The end of a marriage brings with it the end of a cohesive family unit. It does not signal the end of the parents’ obligation to support the welfare of their child, however. Regardless of who has physical custody of the child or children, both parents are legally bound to provide for them financially.
The concept of child support is a familiar one to most people. However, if you are a parent in the process of a divorce, this may be your first direct experience. For anyone about to divorce or separate, here is a brief overview of some lesser-known facts about child support in Maryland.
Factors that influence child support amounts
Parents are free to establish their own support payments, if they can agree to an amount together, or through mediation sessions. Deciding not to make support payments is not an option.
If the parents are unable to reach an agreement outside of a courtroom, a judge will make the decision for them. The judge will begin with a set of guidelines that allow for a calculation based on the gross income of each parent. Other factors for consideration may include:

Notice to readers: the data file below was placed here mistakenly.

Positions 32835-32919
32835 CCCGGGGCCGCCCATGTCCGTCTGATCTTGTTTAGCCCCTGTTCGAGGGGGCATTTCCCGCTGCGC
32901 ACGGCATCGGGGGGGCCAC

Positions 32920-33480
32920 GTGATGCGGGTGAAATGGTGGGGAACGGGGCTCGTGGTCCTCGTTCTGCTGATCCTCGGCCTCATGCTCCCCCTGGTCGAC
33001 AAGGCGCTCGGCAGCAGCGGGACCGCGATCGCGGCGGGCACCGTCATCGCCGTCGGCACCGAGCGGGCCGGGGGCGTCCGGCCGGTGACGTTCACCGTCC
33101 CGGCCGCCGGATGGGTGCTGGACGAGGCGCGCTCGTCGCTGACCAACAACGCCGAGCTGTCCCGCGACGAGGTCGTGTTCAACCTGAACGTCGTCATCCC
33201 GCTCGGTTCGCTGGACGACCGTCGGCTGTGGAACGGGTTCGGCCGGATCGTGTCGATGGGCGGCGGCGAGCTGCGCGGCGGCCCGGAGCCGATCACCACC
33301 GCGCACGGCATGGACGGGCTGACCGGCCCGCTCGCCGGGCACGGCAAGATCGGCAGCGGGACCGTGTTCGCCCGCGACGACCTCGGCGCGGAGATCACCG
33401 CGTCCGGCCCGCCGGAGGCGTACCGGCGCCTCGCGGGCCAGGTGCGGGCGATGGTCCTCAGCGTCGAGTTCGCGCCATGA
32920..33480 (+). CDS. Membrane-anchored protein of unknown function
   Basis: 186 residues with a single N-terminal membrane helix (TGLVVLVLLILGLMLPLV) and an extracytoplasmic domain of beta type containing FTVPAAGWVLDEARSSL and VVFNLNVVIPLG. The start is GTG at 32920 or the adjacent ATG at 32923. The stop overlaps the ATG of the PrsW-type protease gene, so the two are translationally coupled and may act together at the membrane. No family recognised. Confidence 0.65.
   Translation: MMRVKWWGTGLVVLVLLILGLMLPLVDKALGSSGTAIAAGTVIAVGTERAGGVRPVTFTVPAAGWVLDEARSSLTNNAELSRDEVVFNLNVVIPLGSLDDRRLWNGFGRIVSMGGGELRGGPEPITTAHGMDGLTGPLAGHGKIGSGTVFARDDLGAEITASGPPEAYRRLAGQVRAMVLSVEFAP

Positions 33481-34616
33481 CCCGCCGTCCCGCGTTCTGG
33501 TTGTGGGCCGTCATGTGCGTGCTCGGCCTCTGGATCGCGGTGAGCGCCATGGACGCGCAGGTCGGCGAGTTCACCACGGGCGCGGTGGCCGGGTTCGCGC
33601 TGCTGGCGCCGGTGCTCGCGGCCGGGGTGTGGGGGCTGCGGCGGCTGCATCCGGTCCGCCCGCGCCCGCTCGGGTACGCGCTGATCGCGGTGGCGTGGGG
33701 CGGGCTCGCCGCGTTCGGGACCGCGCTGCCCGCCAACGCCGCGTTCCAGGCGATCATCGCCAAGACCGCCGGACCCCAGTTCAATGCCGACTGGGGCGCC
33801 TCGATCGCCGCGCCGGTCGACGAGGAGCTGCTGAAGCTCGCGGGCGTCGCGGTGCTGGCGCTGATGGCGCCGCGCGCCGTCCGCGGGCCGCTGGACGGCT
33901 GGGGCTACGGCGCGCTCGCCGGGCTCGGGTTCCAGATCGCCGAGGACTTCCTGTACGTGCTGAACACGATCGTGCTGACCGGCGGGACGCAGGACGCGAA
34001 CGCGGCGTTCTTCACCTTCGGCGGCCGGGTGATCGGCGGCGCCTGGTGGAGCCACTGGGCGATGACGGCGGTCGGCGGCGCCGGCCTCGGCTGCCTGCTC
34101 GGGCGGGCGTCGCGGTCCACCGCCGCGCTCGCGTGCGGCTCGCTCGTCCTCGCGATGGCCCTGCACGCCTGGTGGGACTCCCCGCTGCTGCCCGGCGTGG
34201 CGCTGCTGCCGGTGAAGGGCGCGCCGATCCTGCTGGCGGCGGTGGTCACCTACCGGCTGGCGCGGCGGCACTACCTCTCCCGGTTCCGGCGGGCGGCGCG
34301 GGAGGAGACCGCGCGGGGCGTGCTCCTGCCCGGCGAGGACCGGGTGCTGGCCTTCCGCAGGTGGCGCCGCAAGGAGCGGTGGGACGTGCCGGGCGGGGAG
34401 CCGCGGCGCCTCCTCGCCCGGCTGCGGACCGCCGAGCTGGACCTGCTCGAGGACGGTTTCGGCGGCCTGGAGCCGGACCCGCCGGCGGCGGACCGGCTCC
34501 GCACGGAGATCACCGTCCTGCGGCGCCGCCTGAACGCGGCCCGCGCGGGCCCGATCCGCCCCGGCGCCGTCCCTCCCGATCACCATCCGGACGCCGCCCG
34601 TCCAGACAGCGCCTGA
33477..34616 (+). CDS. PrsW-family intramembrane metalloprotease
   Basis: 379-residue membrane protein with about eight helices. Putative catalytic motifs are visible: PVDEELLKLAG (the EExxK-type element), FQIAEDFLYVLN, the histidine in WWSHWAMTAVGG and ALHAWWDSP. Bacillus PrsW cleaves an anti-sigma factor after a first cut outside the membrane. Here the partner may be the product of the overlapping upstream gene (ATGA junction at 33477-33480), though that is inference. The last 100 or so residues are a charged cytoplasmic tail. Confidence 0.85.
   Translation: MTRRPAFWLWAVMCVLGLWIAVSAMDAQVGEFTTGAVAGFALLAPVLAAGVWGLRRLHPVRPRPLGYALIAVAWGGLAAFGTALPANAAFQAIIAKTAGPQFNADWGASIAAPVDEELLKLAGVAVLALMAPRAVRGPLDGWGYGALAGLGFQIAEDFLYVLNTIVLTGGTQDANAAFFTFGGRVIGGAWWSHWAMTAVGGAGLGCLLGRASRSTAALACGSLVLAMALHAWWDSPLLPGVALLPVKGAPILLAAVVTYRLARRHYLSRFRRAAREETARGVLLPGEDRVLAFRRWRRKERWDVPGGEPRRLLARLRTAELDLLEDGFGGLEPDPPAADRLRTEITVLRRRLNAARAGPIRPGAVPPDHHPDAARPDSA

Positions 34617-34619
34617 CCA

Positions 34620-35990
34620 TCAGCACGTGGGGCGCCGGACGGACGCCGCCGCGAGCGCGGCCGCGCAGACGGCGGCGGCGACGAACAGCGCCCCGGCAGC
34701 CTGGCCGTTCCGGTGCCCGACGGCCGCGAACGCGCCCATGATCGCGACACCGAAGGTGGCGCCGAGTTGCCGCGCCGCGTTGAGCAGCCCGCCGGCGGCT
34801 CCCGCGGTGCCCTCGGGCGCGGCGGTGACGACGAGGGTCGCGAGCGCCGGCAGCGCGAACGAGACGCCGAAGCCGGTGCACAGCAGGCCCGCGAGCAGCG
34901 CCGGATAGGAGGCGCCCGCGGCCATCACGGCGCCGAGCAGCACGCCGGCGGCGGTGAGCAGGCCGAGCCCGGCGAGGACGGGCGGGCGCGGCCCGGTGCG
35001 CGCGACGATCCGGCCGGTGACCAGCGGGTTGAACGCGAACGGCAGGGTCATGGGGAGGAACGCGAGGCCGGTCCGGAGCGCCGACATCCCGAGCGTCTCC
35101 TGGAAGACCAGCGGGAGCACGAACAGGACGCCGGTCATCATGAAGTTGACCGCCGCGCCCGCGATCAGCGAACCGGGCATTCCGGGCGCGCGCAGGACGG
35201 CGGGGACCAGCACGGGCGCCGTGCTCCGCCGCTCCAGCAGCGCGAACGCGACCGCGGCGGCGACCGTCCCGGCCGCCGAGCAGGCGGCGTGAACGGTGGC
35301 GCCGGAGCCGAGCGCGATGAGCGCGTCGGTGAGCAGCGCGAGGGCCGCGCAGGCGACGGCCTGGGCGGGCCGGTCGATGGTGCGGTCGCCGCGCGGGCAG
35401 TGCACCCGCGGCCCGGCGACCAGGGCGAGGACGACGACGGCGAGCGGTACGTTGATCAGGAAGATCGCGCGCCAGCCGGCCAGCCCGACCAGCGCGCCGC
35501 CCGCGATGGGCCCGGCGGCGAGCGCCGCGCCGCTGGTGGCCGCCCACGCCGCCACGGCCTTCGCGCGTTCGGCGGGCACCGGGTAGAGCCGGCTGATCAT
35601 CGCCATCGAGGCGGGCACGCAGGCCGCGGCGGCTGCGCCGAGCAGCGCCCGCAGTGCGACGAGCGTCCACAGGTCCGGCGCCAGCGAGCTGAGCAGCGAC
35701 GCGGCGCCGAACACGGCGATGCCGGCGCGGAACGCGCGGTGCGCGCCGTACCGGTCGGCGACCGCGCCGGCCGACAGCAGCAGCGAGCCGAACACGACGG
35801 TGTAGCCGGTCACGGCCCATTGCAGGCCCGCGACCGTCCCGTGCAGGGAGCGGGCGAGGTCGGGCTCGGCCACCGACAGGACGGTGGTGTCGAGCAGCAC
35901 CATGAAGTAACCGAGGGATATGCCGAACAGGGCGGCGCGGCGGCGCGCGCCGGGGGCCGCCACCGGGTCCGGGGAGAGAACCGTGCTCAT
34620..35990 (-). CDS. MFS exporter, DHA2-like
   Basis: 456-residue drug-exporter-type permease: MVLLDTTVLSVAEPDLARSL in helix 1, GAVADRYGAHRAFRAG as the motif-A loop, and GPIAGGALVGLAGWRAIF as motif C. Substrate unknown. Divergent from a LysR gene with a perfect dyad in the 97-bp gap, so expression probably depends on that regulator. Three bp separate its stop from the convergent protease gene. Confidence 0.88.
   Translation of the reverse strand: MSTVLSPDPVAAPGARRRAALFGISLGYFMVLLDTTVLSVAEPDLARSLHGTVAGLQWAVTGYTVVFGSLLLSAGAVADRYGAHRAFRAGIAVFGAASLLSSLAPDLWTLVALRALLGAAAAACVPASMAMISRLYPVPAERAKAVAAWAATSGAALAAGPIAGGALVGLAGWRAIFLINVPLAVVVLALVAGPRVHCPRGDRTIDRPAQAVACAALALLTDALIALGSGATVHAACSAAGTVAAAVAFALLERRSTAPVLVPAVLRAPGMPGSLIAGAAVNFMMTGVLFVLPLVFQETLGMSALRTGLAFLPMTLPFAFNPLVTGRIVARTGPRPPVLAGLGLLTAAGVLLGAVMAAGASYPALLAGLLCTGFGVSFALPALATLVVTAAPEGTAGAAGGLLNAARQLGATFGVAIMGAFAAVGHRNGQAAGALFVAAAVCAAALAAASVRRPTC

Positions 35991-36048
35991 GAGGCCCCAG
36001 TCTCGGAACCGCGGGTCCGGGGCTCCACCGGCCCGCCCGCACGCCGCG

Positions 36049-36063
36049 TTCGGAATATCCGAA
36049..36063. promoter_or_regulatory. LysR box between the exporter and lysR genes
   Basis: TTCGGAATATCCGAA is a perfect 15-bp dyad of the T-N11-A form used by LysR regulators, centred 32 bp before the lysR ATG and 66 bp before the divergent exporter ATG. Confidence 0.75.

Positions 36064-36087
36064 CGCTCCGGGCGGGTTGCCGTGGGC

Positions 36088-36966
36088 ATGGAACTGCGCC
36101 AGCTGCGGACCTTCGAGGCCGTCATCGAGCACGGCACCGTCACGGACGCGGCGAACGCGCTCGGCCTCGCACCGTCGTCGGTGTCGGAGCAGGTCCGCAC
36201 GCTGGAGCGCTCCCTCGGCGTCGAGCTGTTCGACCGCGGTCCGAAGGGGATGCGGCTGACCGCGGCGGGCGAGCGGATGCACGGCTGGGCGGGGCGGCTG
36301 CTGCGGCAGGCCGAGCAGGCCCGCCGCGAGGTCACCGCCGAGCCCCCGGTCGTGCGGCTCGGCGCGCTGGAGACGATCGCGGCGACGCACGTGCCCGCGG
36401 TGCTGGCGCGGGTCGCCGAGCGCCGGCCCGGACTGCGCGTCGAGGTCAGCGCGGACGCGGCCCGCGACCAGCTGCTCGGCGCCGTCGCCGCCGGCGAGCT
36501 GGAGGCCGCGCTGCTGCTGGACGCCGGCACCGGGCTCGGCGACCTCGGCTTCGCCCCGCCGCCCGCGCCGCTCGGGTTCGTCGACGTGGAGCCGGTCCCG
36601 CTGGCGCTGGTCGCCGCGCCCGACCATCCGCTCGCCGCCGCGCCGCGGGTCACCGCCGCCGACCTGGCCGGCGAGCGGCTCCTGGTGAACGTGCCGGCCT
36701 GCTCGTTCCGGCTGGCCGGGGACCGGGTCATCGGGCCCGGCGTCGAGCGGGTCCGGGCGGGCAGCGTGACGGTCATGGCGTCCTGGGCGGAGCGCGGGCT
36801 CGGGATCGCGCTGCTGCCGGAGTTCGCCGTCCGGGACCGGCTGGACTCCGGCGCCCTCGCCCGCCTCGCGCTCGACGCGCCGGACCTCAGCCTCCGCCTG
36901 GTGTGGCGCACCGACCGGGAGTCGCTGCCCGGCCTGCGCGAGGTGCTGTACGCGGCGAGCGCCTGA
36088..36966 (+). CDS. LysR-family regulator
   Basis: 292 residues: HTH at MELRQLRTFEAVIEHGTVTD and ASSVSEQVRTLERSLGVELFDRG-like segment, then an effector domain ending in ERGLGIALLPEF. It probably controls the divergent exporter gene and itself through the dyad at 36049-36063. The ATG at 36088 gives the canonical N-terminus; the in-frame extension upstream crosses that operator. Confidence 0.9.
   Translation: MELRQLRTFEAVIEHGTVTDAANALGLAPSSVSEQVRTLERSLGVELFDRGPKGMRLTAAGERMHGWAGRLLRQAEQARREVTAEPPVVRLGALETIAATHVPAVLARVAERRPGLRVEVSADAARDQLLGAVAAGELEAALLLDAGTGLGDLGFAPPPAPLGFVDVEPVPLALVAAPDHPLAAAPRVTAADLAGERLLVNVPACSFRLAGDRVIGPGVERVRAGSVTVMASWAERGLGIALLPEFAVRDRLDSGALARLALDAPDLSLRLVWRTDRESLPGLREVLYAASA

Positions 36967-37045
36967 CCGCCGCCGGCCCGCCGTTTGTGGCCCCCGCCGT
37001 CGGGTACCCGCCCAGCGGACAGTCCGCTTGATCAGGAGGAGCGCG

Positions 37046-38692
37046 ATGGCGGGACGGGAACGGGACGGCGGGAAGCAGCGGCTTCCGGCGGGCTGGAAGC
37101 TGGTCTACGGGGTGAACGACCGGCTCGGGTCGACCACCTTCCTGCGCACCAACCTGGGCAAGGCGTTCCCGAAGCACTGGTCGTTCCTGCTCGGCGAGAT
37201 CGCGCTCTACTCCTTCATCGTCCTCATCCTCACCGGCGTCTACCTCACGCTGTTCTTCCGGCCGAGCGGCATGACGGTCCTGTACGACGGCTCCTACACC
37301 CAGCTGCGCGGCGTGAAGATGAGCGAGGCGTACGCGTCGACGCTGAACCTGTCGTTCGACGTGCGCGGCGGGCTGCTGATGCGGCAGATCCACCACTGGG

- If the non-custodial parent is paying support to other children already
- Income available from a new spouse or partner
- Availability of non-employment income such as investments and property holdings
- Other financial obligations
Supporting a lifestyle may mean additional payments
When a judge assesses the needs of a child, he or she may find cause to award extra support in addition to the standard monthly payments. As an example, the judge could order the non-custodial parent to maintain the children as the beneficiaries of his or her life or health insurance. Other specific payment orders outside of normal support could include:
- Uninsured medical or dental expenses
- Daycare fees
- Private school tuition
- Transportation costs
- Music lessons
In short, the court will try as best as possible to allow the child to continue to live in the manner to which he or she is accustomed, so long as it is financially feasible.
Look out for your child’s best interests; we will see to yours
Determining child support can become a tricky business, especially when it’s done in a court of law. Preparing for your time in court may help you achieve a truly fair settlement.
To help you prepare thoroughly, it may be advantageous to work alongside an experienced lawyer. A lawyer who has successfully handled numerous child support cases and other family law issues in Maryland will see to it that your rights are protected while fighting for your future best interests.